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North Topsail Working to Remove Rocks on Beach; Requesting Extension on Sand Project

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Finding good quality sand that is also compatible with the existing sand on a beach is an ongoing challenge for beach renourishment projects in North Carolina.  

Just recently, officials at North Topsail discovered that the contractor pumping sand onto their beach during the current project was also pumping rocks onto the beach -- some as large as basketballs. 

"We’re always going to have to really struggle to find good, beach quality sand in the quantities that we’re going to need moving into the future.  What I brought is a perfect example of how things go awry in a hurry…"

That’s Tracy Skrabal.  She’s a coastal geologist with the North Carolina Coastal Federation.  And she’s holding up a very large, pock-marked rock that she picked up from North Topsail Beach.  What happened there, she says, is not just an immediate problem for people and nesting sea turtles; it’s emblematic of the challenges that lie ahead as nourishment loses its ability to mitigate the impacts of sea level rise and more frequent and intense storms from climate change.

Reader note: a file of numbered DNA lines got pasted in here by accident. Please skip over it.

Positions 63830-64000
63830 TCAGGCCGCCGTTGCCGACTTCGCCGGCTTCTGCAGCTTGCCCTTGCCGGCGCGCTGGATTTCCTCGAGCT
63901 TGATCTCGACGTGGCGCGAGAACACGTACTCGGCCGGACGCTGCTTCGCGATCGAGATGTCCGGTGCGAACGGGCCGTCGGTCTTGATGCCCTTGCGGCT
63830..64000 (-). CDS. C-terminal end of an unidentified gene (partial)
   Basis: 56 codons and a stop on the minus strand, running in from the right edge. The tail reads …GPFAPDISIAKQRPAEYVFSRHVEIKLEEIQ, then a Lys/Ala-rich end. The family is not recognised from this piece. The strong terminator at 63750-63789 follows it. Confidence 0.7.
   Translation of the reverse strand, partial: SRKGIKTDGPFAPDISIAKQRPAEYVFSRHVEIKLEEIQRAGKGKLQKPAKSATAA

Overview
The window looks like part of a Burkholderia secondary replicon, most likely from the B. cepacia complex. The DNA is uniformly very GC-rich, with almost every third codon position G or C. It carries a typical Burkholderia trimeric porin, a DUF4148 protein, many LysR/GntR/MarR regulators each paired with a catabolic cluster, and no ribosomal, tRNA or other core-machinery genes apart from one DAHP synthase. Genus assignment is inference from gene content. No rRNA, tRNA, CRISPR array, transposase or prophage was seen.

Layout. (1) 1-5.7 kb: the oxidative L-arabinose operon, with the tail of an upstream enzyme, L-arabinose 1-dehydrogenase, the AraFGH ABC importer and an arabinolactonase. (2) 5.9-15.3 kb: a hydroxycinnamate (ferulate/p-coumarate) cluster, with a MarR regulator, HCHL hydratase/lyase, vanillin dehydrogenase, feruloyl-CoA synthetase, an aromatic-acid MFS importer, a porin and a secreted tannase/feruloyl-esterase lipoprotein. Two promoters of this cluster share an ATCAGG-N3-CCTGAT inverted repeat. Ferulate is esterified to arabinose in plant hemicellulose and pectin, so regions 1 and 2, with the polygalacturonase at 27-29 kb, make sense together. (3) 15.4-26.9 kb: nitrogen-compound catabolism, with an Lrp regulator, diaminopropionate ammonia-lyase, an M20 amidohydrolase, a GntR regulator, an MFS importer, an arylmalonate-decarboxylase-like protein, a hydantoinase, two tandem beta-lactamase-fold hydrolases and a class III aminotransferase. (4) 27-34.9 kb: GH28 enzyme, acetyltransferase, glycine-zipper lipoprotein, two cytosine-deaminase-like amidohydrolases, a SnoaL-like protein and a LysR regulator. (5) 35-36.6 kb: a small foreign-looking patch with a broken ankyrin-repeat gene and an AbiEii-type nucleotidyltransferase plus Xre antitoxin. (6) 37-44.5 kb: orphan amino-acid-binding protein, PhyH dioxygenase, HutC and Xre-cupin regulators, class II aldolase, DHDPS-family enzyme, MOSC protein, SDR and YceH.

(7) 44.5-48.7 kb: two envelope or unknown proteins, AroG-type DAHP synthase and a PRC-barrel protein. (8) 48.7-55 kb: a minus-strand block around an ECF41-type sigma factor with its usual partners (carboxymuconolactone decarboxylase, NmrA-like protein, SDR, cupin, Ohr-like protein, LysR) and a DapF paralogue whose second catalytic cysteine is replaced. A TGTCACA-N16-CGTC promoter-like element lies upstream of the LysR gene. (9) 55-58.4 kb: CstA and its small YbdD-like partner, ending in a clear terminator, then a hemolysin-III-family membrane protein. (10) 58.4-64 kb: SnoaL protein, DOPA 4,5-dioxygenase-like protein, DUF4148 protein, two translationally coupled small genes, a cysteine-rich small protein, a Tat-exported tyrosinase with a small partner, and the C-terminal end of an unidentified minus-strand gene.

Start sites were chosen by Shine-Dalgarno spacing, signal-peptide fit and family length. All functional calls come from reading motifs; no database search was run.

"Beach nourishment is an excellent strategy right now, but we really have to be thinking much more proactively.  We’ve got to be thinking of the second half of the century when these sea level rates are well understood that they are going to increase.  And you’re talking about vast amounts of property owners that are going to be left holding the bag if we don’t start thinking about it."

As for North Topsail, they’ve modified their project slightly.  They’ll put less sand on the beach in order to stay within budget, and they’re paying a separate contractor to remove the rocks from the beach – down to a depth of four feet.

Town officials say rock boxes are screening out any further dangerous material.  They’re also asking for an extension on the project that would let them continue to pump sand until the end of May.  

Rachel hosts and produces CoastLine, an award-winning hourlong conversation featuring artists, humanitarians, scholars, and innovators in North Carolina. The show airs Wednesdays at noon and Sundays at 2 pm on 91.3 FM WHQR Public Media. It's also available as a podcast; just search CoastLine WHQR. You can reach her at rachellh@whqr.org.